Health care quality study: Good news, bad news and in between

Joseph Burns

About Joseph Burns

Joseph Burns (@jburns18), a Massachusetts-based independent journalist, is AHCJ’s topic leader on health insurance. He welcomes questions and suggestions on insurance resources and tip sheets at joseph@healthjournalism.org.

Image by thor_mark via flickr.

Image by thor_mark via flickr.

Health plans had poor results last year on reducing the use of antibiotics and on ensuring that chemically dependent patients received recommended and timely follow-up care, according to the State of Health Care Quality Report 2013 from the National Committee for Quality Assurance (NCQA) released last week.

Health plans had good results last year on getting more children to have their body mass index (BMI) measured and get referrals for nutrition counseling, NCQA reported.

By showing trends in how managed care plans deliver care, this annual report is a rich source of data for health care journalists. The 206-page report is available as a pdf from NCQA. The latest report is based on 2012 data from NCQA’s Healthcare Effectiveness Data and Information Set. HEDIS is a performance improvement tool that health plans use to report quality scores to their employer clients.

Last year, NCQA collected HEDIS date from 1,151 health plans, a 9 percent increase over the 1,057 plans that participated in 2011, NCQA reported. HEDIS scores covered a record 136 million people, or 43 percent of Americans, David Pittman wrote in an article for MedPage Today.

Here are highlights from the report:

  • The proportion of patients diagnosed as chemically dependent who got timely treatment has declined dramatically over several years, NCQA reported, adding that the drop has been greatest in Medicare plans, NCQA reported.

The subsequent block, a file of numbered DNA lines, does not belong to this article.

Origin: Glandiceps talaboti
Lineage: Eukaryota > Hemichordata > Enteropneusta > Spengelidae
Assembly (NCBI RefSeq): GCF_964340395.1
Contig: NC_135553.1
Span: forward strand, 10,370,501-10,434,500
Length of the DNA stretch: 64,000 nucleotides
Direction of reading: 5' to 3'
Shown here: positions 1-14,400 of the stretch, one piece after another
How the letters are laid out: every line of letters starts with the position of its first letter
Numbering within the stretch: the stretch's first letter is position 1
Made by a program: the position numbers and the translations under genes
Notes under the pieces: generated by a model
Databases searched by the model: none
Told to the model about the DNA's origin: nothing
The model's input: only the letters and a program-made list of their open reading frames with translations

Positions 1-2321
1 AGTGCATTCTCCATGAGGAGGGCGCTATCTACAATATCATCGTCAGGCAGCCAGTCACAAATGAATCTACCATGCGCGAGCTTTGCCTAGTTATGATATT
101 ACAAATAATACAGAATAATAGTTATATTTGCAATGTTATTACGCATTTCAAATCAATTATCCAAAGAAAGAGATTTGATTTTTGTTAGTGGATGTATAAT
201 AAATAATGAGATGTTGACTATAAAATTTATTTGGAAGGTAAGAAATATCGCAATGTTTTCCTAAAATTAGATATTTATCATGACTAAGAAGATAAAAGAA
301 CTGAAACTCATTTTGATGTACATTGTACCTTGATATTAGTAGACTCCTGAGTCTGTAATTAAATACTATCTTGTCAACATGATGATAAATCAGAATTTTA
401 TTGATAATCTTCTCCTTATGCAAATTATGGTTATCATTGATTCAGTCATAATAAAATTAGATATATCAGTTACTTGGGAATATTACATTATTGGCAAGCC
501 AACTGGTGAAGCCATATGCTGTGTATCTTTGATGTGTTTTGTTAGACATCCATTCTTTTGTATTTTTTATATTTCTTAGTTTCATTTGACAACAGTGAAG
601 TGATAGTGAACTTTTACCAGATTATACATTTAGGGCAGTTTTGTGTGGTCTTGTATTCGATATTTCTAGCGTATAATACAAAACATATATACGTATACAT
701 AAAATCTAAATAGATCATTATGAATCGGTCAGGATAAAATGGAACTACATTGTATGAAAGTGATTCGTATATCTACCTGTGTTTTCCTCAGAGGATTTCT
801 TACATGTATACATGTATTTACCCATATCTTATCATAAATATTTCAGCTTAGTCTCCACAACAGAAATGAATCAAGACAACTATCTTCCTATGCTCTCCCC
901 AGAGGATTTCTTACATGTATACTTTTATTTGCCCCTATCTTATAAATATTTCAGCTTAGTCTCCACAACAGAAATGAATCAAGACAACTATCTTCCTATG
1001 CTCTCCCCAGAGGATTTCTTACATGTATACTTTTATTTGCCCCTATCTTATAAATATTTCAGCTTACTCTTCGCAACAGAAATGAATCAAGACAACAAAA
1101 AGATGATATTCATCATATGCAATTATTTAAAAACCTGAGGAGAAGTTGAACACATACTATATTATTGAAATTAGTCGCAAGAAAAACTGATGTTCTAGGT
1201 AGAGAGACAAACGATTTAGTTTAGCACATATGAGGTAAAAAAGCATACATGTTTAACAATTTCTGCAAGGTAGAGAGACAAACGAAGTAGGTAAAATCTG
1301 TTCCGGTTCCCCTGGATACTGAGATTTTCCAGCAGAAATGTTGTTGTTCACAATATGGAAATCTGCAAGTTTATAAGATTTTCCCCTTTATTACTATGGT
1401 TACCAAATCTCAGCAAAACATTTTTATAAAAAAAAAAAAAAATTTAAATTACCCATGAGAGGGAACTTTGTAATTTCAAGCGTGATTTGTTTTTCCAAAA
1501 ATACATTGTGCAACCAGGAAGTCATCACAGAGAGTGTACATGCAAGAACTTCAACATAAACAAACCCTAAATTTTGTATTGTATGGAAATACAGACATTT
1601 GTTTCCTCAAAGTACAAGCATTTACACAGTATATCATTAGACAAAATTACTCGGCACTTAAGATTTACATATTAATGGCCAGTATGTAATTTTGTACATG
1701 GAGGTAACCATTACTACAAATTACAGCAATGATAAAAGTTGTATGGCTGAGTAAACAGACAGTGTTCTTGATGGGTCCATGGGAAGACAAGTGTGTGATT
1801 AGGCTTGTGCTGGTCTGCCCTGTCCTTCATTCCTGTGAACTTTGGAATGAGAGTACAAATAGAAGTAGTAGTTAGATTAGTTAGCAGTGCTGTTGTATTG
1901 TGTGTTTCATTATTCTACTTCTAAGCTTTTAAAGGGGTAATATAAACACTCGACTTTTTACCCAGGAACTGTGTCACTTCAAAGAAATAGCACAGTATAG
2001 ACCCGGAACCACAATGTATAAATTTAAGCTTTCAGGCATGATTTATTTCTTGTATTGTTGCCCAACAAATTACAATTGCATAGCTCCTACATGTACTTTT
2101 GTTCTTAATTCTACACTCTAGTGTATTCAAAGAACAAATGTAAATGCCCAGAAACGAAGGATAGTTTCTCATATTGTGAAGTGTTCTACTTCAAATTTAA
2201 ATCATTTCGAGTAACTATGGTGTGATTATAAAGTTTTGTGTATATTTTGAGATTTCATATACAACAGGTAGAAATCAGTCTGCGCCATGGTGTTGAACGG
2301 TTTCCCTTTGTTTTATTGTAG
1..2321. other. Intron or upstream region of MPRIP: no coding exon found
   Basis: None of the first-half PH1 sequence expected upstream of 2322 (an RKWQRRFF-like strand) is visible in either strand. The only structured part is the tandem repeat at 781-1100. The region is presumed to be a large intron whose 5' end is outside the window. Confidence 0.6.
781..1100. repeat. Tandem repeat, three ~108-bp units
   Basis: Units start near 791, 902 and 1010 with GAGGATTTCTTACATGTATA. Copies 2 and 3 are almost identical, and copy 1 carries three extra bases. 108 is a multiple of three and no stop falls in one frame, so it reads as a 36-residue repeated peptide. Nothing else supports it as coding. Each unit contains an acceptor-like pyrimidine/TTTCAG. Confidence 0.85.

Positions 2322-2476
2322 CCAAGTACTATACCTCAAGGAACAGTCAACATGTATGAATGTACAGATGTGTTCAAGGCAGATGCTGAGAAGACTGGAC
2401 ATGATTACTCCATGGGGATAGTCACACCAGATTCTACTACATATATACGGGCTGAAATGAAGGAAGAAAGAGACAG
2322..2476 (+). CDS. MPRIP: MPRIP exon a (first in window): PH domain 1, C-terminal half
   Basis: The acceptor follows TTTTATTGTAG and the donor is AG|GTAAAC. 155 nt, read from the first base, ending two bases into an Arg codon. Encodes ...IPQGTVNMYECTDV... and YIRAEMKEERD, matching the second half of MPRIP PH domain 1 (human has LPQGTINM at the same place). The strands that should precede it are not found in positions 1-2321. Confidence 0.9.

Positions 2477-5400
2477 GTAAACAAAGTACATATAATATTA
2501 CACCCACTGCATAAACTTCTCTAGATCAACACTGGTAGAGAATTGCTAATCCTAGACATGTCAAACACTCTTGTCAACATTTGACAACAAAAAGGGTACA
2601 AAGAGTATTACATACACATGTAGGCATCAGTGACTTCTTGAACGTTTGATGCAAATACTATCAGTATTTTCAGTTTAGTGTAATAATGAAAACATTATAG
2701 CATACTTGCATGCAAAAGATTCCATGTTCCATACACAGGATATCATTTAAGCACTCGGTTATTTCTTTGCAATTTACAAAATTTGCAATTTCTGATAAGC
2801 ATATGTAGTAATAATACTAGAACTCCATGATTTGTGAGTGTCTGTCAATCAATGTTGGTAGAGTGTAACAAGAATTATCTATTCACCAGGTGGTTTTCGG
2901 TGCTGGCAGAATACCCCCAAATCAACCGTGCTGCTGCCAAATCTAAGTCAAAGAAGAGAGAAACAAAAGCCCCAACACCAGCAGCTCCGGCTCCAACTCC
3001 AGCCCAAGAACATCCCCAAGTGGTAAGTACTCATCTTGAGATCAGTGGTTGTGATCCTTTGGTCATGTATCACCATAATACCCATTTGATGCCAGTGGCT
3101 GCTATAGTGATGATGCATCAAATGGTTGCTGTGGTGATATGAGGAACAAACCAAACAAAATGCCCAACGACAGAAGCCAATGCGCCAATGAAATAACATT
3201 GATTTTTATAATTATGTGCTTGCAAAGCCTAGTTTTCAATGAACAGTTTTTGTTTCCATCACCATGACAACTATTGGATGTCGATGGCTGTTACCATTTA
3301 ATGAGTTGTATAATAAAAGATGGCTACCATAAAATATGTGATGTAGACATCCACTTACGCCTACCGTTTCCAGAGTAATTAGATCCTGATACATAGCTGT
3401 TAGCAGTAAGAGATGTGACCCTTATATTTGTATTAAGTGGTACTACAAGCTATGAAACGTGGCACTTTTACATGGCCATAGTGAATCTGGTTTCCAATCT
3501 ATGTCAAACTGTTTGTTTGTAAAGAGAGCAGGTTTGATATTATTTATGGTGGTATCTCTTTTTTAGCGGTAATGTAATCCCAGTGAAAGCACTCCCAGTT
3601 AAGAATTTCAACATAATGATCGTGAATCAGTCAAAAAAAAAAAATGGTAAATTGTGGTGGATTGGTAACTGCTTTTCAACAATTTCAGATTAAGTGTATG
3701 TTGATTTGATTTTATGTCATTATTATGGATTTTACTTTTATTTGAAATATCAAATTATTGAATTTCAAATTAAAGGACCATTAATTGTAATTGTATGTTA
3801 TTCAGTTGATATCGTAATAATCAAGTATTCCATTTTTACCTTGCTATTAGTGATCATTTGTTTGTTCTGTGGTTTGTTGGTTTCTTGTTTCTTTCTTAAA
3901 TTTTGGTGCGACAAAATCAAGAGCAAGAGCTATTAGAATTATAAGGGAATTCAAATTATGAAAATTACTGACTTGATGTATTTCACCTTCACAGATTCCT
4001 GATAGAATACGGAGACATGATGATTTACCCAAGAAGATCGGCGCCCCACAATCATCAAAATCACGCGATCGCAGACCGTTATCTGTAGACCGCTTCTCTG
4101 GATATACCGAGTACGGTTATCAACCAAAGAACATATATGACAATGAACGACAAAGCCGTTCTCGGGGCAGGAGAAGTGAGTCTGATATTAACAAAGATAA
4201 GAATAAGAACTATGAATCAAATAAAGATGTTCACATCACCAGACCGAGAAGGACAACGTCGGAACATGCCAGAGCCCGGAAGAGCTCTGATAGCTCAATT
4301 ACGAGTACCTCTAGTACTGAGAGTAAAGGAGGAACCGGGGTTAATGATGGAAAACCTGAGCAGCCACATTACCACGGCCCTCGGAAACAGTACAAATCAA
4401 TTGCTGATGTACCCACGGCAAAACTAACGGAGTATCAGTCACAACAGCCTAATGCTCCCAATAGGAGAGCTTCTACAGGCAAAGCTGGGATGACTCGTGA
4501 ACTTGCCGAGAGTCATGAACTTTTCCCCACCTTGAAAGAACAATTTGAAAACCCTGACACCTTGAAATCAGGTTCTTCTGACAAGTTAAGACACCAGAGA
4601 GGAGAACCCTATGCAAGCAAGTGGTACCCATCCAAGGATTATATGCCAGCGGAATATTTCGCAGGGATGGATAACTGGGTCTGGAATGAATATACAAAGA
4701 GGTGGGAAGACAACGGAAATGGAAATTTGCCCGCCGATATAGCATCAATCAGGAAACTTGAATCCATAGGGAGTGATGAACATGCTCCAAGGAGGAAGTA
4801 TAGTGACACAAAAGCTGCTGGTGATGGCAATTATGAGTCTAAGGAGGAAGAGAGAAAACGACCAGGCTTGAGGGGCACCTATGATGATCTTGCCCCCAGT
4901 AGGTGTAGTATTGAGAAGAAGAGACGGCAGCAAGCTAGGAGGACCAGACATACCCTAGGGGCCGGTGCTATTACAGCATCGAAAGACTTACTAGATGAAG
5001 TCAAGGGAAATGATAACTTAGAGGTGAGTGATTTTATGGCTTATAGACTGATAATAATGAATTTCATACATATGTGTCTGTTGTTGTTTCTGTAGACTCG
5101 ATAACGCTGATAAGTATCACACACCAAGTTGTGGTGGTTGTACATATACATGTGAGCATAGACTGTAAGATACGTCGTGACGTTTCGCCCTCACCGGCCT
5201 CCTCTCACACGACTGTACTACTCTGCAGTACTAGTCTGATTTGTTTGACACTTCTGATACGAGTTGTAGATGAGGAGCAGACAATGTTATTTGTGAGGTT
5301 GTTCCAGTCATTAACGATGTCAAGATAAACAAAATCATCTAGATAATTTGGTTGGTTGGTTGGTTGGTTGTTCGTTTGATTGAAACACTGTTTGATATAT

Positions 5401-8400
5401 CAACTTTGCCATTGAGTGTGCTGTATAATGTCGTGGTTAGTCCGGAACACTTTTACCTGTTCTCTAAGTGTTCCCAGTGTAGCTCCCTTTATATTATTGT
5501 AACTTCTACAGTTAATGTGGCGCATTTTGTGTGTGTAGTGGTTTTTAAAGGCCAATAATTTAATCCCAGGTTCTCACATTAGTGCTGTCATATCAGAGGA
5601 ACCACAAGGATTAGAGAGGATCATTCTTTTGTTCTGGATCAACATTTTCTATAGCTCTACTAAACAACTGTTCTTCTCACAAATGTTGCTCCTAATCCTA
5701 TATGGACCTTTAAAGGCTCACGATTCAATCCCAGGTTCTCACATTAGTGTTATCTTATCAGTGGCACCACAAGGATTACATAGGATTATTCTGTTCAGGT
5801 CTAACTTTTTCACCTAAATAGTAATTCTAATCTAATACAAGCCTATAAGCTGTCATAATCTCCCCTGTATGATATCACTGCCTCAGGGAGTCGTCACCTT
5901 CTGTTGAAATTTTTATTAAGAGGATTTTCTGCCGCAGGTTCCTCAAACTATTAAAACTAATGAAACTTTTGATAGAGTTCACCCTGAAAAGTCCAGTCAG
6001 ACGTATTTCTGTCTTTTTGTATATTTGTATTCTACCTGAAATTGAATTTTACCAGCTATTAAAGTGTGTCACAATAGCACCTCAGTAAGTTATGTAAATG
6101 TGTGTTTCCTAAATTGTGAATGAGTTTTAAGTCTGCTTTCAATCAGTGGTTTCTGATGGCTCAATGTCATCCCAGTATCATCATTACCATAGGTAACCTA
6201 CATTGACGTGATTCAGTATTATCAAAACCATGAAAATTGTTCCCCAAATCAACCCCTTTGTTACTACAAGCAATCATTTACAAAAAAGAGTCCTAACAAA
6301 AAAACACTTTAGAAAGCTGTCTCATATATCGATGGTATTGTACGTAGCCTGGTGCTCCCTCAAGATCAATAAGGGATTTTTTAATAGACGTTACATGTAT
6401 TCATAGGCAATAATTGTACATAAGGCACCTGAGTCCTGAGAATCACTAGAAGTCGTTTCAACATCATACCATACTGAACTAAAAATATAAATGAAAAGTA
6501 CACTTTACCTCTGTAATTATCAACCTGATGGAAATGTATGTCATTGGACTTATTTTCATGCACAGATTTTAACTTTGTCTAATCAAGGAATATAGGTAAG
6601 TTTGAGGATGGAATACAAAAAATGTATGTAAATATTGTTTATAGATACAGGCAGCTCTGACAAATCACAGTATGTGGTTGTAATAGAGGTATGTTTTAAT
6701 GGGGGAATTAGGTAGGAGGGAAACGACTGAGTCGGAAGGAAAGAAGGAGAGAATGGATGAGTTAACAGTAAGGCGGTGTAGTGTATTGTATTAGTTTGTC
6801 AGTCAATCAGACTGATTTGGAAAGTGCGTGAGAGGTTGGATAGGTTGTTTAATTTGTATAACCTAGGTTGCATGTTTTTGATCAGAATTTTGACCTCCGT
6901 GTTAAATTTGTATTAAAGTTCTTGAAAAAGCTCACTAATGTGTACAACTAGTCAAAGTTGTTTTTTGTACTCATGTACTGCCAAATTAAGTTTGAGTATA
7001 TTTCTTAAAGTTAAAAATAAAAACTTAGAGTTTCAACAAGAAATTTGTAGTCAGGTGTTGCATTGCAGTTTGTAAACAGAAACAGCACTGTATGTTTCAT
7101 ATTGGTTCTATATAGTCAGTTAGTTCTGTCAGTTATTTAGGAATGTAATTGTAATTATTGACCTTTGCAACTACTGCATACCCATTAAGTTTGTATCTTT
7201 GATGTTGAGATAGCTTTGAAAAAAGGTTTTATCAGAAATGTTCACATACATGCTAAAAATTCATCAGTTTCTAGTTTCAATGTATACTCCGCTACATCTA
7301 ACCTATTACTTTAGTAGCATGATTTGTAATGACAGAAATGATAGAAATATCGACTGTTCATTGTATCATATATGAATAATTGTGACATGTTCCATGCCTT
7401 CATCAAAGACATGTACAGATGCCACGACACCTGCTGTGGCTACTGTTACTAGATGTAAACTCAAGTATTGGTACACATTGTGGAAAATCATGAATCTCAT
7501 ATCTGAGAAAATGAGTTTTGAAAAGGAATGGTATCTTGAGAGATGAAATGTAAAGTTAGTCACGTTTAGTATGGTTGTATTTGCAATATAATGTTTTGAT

• No progress was made on limiting the overuse of antibiotics, a troubling result given that it came one month after the federal Centers for Disease Control and Prevention warned about illnesses and deaths linked to antibiotic-resistant bacteria, as Rachel Landon reported in Modern Healthcare.
  • Childhood immunization results were mixed, Landon added. More children enrolled in Medicaid were immunized against influenza and rotavirus but vaccination rates among children in commercial plans have not returned to the highest levels reported in 2008, she wrote.
  • Patients’ experience of care in Medicaid HMOs improved, the report showed, a fact that NCQA President Margaret O’Kane attributed to federal and state efforts to focus on quality and pay for performance, as Mary Mosquera reported in Healthcare Payer News.

But this result on patient experience is contrary to a report by Kaiser Health News in July in which writer Jenni Bergal reported that patients in managed Medicaid plans complained of being denied treatment or forced to travel long distances to find in-network doctors or hospitals, advocates for the mentally ill argued that the care system for these patients had deteriorated, and hospitals and doctors said health plans denied or delayed payments. In August, Bergal wrote about how she reported this story for AHCJ.

Leave a Reply